DARPA has awarded a contract to Aurora Flight Sciences to build a full-scale aircraft called the X-65. It will test a new technology that replaces moving control surfaces with Active Flow Control (AFC) actuators that use jets of air for control.
If you’ve ever sat in the wing seat of a plane, you probably noticed that there’s a lot of activity going on out there. Flaps, slats, ailerons, spoilers all go into motion, while unseen on the tail of the plane the elevators and rudder play their part. It’s all very dramatic, but it also involves a complex symphony of machinery and control systems to make it all work.
Using AFC actuators, DARPA hopes to one day replace all these expensive, weighty control surfaces with a much simpler system that depends on jets of air to do the same thing. Instead of moving control surfaces, an AFC system uses an array of nozzles installed on the following edges of the airfoils. By shooting compressed air out of these nozzles, they can change the air pressure in the vicinity and alter the air flow over the airfoil. In this way, the system can change the roll, pitch, and yaw of the aircraft.
According to DARPA, the robotic X-65 will have a distinct diamond-shaped design for greater strength. However, it will not be controlled solely by AFC actuators. Instead, it will have both an AFC system and a conventional mechanical control system. The purpose of this setup is to ensure the safety of the experimental craft, and to provide a means of building up a baseline of data that engineers can use to compare the two systems. As the tests proceed, the mechanical controls will be locked down and replaced selectively until the AFC system has full control.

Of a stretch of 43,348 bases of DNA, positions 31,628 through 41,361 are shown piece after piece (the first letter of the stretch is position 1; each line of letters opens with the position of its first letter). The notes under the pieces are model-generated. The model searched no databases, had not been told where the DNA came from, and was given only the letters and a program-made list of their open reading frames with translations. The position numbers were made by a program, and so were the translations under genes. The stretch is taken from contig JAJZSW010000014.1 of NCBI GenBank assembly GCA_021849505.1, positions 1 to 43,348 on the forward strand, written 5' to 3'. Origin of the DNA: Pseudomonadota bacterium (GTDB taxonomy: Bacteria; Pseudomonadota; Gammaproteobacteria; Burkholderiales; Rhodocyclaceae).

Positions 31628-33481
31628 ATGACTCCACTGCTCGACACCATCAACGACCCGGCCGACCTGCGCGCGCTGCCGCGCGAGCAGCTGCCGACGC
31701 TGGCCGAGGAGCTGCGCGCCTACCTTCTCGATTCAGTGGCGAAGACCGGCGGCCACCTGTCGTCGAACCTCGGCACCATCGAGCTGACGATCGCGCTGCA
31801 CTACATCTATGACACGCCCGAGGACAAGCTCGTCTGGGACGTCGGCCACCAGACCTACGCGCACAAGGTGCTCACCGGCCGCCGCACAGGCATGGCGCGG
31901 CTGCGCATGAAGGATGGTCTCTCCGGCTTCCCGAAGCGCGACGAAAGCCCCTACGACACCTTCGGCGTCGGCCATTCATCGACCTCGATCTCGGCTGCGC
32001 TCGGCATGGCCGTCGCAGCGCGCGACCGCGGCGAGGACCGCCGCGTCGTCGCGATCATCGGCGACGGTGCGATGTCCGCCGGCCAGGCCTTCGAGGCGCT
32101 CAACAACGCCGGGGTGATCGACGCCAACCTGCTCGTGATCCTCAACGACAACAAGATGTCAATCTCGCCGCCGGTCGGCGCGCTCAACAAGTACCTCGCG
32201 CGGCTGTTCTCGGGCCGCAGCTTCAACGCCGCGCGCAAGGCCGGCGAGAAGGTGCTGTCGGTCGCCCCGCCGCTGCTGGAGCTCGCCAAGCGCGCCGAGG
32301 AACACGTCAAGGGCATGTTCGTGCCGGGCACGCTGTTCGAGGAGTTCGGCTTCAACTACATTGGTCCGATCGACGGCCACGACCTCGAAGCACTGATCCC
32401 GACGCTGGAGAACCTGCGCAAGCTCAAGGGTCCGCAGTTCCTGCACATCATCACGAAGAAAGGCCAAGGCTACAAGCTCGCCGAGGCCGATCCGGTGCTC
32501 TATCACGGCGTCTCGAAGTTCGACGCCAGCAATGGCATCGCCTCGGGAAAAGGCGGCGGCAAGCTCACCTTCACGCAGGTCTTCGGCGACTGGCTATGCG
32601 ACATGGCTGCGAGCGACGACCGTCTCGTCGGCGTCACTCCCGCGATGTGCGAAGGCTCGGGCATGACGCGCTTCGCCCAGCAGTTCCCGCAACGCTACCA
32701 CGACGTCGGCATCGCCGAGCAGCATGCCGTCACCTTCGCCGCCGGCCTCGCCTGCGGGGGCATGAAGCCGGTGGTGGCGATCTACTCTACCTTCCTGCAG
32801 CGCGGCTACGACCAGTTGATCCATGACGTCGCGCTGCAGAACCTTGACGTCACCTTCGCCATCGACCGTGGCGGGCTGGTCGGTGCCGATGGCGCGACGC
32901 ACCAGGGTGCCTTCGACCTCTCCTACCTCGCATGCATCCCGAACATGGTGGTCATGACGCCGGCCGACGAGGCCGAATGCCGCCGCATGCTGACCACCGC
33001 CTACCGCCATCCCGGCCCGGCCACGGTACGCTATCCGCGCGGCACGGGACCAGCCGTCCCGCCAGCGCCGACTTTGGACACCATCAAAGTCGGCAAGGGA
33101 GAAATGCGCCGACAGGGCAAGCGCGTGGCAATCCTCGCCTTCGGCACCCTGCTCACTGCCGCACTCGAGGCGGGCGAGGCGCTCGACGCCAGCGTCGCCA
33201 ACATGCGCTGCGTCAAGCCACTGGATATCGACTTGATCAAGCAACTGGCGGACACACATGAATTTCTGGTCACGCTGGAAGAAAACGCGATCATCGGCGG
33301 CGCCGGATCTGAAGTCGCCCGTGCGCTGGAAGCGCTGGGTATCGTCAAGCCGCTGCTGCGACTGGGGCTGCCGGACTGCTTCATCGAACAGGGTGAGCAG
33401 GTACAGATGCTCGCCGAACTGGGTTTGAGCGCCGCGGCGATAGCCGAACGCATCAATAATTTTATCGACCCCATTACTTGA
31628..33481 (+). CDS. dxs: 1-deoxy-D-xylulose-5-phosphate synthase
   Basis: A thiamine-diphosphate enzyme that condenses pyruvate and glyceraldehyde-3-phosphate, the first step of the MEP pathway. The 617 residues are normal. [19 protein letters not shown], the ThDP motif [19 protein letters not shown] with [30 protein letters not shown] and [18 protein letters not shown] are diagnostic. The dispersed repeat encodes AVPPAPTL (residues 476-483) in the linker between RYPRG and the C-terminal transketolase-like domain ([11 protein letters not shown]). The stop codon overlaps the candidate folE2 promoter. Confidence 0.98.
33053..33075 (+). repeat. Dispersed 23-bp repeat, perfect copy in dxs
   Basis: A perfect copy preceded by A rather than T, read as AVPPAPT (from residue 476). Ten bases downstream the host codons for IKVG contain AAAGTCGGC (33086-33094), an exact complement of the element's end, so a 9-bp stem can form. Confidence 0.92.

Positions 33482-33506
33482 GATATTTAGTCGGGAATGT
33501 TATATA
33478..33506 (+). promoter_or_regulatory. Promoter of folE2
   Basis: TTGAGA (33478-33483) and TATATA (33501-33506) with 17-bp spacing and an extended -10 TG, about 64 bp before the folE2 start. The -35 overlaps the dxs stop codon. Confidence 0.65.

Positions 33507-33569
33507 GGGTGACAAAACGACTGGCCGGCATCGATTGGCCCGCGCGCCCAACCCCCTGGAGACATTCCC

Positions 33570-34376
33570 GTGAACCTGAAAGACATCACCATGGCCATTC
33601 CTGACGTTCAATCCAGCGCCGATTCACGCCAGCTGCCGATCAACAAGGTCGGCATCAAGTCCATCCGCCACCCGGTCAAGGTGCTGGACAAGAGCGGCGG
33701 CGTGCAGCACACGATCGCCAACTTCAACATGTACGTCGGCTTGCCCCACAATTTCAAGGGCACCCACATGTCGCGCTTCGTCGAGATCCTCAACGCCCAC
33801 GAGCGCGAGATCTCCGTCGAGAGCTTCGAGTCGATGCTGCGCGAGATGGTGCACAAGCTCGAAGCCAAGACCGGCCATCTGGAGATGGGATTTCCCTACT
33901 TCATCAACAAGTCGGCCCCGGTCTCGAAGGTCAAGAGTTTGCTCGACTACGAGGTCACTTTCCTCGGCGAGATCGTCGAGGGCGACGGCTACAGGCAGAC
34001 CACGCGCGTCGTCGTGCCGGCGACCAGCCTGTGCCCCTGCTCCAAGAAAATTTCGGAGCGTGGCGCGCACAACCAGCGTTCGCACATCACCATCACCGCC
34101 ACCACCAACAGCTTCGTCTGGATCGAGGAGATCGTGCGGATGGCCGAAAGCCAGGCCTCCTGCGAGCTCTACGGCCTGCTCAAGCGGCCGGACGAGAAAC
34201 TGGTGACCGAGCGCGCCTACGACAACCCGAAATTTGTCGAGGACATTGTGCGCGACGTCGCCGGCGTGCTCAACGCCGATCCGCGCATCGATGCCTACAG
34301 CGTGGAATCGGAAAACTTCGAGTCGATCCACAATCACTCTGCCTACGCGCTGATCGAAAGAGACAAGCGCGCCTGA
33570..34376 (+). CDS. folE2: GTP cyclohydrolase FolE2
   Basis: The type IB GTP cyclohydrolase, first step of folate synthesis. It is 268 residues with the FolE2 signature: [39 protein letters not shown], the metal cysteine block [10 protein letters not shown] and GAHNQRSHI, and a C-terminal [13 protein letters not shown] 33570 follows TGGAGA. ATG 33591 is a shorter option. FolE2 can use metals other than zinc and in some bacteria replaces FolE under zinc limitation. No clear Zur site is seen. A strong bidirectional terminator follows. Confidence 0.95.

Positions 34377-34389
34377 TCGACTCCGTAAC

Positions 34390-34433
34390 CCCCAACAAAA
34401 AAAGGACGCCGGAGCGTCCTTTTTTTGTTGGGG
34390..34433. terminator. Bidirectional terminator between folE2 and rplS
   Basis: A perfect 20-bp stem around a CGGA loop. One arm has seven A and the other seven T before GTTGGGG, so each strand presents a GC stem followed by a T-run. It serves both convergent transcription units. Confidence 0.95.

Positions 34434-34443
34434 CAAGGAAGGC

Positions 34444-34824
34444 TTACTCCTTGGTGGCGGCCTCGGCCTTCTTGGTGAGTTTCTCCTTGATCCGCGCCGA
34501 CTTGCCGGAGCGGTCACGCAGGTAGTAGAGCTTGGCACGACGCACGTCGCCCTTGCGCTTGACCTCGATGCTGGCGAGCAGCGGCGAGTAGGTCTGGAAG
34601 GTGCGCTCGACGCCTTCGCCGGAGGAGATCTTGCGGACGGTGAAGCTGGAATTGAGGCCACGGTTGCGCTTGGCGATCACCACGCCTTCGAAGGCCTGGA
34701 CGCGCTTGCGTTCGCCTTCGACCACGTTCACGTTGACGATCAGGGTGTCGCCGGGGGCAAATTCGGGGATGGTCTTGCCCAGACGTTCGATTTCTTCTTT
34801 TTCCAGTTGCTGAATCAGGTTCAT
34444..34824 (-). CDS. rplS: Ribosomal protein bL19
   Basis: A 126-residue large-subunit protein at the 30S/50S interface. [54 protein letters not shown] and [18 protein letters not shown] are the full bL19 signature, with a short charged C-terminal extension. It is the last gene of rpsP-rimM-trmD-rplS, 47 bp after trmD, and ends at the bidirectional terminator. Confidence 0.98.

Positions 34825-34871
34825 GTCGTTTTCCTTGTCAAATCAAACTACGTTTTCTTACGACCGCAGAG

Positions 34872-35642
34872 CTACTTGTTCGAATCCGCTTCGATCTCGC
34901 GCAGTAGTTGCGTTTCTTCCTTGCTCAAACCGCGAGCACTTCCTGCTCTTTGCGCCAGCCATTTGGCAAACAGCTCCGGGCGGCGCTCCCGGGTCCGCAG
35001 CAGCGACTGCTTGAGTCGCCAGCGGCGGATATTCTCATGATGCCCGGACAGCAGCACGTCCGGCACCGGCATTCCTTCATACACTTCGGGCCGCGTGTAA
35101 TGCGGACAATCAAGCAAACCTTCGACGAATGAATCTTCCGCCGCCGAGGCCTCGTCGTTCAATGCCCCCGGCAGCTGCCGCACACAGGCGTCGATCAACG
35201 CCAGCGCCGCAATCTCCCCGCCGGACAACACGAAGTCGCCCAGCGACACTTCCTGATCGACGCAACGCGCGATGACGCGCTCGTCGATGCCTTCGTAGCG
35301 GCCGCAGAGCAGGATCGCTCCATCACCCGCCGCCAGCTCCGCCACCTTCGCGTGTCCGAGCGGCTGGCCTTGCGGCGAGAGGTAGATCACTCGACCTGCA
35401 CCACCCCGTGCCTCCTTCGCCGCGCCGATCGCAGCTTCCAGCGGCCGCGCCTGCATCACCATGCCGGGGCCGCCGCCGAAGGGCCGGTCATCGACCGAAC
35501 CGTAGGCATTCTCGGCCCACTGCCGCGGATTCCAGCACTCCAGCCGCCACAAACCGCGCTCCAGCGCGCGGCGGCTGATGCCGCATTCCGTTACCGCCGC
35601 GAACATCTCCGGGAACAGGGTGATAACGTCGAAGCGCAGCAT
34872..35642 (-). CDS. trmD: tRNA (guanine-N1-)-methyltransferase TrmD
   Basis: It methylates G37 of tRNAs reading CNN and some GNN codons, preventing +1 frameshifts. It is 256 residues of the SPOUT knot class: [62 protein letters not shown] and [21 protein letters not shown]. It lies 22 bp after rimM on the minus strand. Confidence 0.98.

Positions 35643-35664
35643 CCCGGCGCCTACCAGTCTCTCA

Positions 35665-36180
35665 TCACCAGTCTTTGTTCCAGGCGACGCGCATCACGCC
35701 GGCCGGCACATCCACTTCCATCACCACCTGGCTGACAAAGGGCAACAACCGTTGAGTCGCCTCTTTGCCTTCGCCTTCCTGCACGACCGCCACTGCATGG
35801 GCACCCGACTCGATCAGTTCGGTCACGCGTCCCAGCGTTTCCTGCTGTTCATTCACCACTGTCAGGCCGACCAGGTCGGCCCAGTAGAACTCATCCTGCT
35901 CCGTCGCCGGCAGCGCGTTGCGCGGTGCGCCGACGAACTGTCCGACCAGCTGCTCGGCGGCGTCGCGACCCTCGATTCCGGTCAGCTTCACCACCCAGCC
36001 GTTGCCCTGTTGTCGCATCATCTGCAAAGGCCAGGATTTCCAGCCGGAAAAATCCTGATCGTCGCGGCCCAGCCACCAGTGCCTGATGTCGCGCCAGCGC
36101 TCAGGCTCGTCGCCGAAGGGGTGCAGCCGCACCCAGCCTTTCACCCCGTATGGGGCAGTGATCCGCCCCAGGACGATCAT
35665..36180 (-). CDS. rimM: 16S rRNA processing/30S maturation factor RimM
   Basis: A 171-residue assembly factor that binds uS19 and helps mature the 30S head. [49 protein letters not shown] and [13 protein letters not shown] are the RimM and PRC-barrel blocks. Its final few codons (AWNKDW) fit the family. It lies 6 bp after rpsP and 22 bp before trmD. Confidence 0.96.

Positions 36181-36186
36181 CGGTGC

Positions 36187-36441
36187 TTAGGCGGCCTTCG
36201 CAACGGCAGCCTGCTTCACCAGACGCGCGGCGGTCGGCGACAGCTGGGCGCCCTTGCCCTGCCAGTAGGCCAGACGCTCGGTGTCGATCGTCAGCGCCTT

Part of DARPA’s Control of Revolutionary Aircraft with Novel Effectors (CRANE) program, the X-65 has a modular design for quick modifications, operates without a crew, weighs in at over 7,000 lb (3,175 kg) and has a 30-ft (9-m) wingspan. When airborne, it’s expected to reach speeds of about Mach 0.7. These specifications make it similar to a military training jet, which means the test data can easily relate to the real world.
DARPA says that Aurora flight systems has already begun construction of the X-65, which is expected to roll out early next year.
If successful, the implications of the AFC technology are considerable. By reducing weight and simplifying systems, it will be possible for engineers to greatly improve aircraft by using the savings to make airframes lighter and sturdier. This could lead to thinner, longer wings with much greater efficiency and perhaps, one day, the technology could be expanded from airfoils to the entire aircraft, allowing it to be sheathed in a frictionless layer of air that will let the craft slip through the air with greatly reduced drag.
“It’s thrilling to be able to say, ‘we’re building an AFC X-plane,'” said Dr. Richard Wlezien, DARPA’s program manager for CRANE. “I came to DARPA in 1999 to work on a program called Micro Adaptive Flow Control, which help (sic) pioneer the foundational understanding of fluid dynamics that eventually led to CRANE. I left DARPA in 2003 after managing MAFC, and it’s the chance of a lifetime to come back and help see that early work come to fruition in a full-scale physical aircraft. Aerospace engineers live to see their efforts take flight.”
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